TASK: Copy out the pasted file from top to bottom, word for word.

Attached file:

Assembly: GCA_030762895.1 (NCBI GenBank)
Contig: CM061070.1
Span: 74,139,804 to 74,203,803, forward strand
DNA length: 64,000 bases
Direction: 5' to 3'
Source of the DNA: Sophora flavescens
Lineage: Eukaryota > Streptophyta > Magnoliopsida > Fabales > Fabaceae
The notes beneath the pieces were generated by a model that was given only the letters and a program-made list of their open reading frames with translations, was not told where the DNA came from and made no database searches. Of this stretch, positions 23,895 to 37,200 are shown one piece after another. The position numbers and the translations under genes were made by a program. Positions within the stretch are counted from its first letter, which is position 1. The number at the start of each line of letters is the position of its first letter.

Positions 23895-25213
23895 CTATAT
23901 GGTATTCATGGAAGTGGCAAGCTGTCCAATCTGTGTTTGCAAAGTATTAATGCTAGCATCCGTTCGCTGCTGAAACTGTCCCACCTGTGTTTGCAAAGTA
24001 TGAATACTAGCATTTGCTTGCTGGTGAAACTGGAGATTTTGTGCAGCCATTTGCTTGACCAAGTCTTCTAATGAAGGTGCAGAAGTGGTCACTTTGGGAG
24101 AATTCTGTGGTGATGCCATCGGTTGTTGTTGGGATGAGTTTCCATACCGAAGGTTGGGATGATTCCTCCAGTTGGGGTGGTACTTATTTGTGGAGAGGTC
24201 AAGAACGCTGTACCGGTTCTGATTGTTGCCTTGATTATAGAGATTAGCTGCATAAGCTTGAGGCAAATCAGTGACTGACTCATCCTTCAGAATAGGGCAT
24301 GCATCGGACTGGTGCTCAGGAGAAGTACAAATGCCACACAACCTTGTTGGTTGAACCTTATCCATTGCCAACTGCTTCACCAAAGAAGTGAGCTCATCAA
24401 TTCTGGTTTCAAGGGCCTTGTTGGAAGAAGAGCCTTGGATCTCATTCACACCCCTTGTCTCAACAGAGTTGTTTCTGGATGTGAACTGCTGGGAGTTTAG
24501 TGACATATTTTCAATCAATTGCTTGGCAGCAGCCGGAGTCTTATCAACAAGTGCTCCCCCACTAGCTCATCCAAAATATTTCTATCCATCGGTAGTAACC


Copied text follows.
Assembly: GCA_030762895.1 (NCBI GenBank)
Contig: CM061070.1
Span: 74,139,804 to 74,203,803, forward strand
DNA length: 64,000 bases
Direction: 5' to 3'
Source of the DNA: Sophora flavescens
Lineage: Eukaryota > Streptophyta > Magnoliopsida > Fabales > Fabaceae
The notes beneath the pieces were generated by a model that was given only the letters and a program-made list of their open reading frames with translations, was not told where the DNA came from and made no database searches. Of this stretch, positions 23,895 to 37,200 are shown one piece after another. The position numbers and the translations under genes were made by a program. Positions within the stretch are counted from its first letter, which is position 1. The number at the start of each line of letters is the position of its first letter.

Positions 23895-25213
23895 CTATAT
23901 GGTATTCATGGAAGTGGCAAGCTGTCCAATCTGTGTTTGCAAAGTATTAATGCTAGCATCCGTTCGCTGCTGAAACTGTCCCACCTGTGTTTGCAAAGTA
24001 TGAATACTAGCATTTGCTTGCTGGTGAAACTGGAGATTTTGTGCAGCCATTTGCTTGACCAAGTCTTCTAATGAAGGTGCAGAAGTGGTCACTTTGGGAG
24101 AATTCTGTGGTGATGCCATCGGTTGTTGTTGGGATGAGTTTCCATACCGAAGGTTGGGATGATTCCTCCAGTTGGGGTGGTACTTATTTGTGGAGAGGTC
24201 AAGAACGCTGTACCGGTTCTGATTGTTGCCTTGATTATAGAGATTAGCTGCATAAGCTTGAGGCAAATCAGTGACTGACTCATCCTTCAGAATAGGGCAT
24301 GCATCGGACTGGTGCTCAGGAGAAGTACAAATGCCACACAACCTTGTTGGTTGAACCTTATCCATTGCCAACTGCTTCACCAAAGAAGTGAGCTCATCAA
24401 TTCTGGTTTCAAGGGCCTTGTTGGAAGAAGAGCCTTGGATCTCATTCACACCCCTTGTCTCAACAGAGTTGTTTCTGGATGTGAACTGCTGGGAGTTTAG
24501 TGACATATTTTCAATCAATTGCTTGGCAGCAGCCGGAGTCTTATCAACAAGTGCTCCCCCACTAGCTCATCCAAAATATTTCTATCCATCGGTAGTAACC